Touching Base… and more.

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March 7, 2013 by jcfarnham

It’s been almost a month exactly since I announced my blogging hiatus. Rather than continue to leave you guys hanging, I’ve decided to reduce myself to posting regularly “every now and then”. By that I mean, at least once or twice a week, but ostensibly when ever I feel like it.

Moving on.

Having made the acquaintance of one Zachary Bonelli on G+ (who by the way has some fantastic ideas about serials, the publishing industry and much more besides) I’ve become rather enamoured with serial short fiction format.

Those of you who’ve been following me for a while may know I’ve dabbled in this format on and off (including the semi-disasterous attempt at NaNo ’12).

This love seems to stem from the 90s and my childhood. For some reason unknown but one I’m thankful for, my mother either allowed and/or forced me to watch a good amount of the decades wash of TV Science Fiction. It started with Star Trek (in all variations and spin off) and expanded to include Farscape, Babylon 5, Sliders, Doctor Who (which admittedly was off air at the time) and many more. Since my mum never really seemed overly fond of the genre, besides the nostalgia of watching ST:TOS (which she grew up with), I’ve often wondered why I was allowed to religiously watch these shows.

What ever the reason I’m thankful, for its brought me to this year and this moment. You may have heard whispers of a project I’m working on with the aid of a “mysterious” beta reader (aka Mr. Bonelli). That project is of course “Exile that Spurned Fate“. It’s not a revelation of course since it’s been listed under My Fiction for a while, but it’s really coming together now.

I have another serial I’m planning and penning as we speak called “In the Gutter, Looking at Stars”. It’s a series of five episodes, following three characters aboard the giant congolmerate space station Genesis. They are Demi Demitriou, a dectective, Henry Lindsey, a retired USEF colonel and Cmdr. Ray Avila, the station’s Commander-in-chief. These are stories of the seedy underbelly of Genesis and it’s various burroughs and political divisions. It encompasses the daily running of the monster space station as seen by Avila, the revolutionary politics Col. Lindsey finds himself embroiled in, and a good old crime thriller or two courtesy of Demi, but beneath the surface something altogether more eldritch stirs…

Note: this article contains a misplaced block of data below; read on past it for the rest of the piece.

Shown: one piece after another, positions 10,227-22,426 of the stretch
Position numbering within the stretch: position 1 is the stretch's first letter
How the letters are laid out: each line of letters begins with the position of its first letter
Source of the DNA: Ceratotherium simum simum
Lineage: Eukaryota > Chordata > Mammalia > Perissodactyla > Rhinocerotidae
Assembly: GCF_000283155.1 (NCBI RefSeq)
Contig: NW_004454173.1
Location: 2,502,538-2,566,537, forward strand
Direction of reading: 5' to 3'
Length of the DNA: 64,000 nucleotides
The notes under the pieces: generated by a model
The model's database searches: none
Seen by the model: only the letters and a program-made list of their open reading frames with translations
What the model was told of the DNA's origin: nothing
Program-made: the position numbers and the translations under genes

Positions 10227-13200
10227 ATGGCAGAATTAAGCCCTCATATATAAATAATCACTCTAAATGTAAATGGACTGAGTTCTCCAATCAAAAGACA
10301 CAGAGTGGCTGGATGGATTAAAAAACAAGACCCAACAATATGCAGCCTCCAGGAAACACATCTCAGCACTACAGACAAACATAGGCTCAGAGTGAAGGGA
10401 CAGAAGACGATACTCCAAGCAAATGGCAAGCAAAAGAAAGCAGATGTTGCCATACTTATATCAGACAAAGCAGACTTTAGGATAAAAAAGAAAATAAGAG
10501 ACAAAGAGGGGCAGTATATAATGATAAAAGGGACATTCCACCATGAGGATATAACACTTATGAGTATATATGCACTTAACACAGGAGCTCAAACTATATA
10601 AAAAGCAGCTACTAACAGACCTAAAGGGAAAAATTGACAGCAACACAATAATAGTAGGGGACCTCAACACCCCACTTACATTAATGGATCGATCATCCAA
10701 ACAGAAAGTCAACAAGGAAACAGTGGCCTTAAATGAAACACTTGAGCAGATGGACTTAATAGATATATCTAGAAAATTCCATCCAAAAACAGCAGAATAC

And that’s all I’m going to say.

Returning to Zachary for a moment. He has a wonderful deconstruction of the serial format live on his website’s blog, which establishes definitions of the fundemental building blocks of serial fiction (designated Alpha through Omega; from the stand-alone, single episode alpha elements, to the season wide gamma elements, and the overarchingly thematic omega elements)

I truly can’t do it justice (you’ll have to go read about it yourselves).

However, that’s mainly because the format is surprisingly fresh and new (or surprisingly rebooted from the old days of serial fiction in newspapers) and little analysis is possible until more authors produce more fiction of this type. Thankfully the ebook market makes it all possible and infinitely more lucrative than pushing the same material toward the dwindling magazine market.

I can think of a couple of authors doing this at the moment Kevin O. McLaughlin with his Starship series, and more famously John Scalzi and I believe George R.R Martin and fellows in the now republished Wild Cards series. I’m sure there are others out there, many others in fact given the proliferation of self-publishing.

With people like Zachary providing useful deconstruction, and the widening of the publishing bottleneck thanks to e-publishing, it’s something I’m becoming pretty passionate about.

So, all you writers out there struggling with you’re debut novel opus… I implore you give a serial a go. By all means read and much as you can before taking the dive, but I’ve found it to be a very useful outlet for all that between novel creative-ness.

And if reading Mr. Bonelli’s Voyage Along the Catastrophe of Notions series, or Kevin O. McLaughlin’s Starship series doesn’t get you loving the genre then…

Well it’s clearly not for you. No hard feelings haha.



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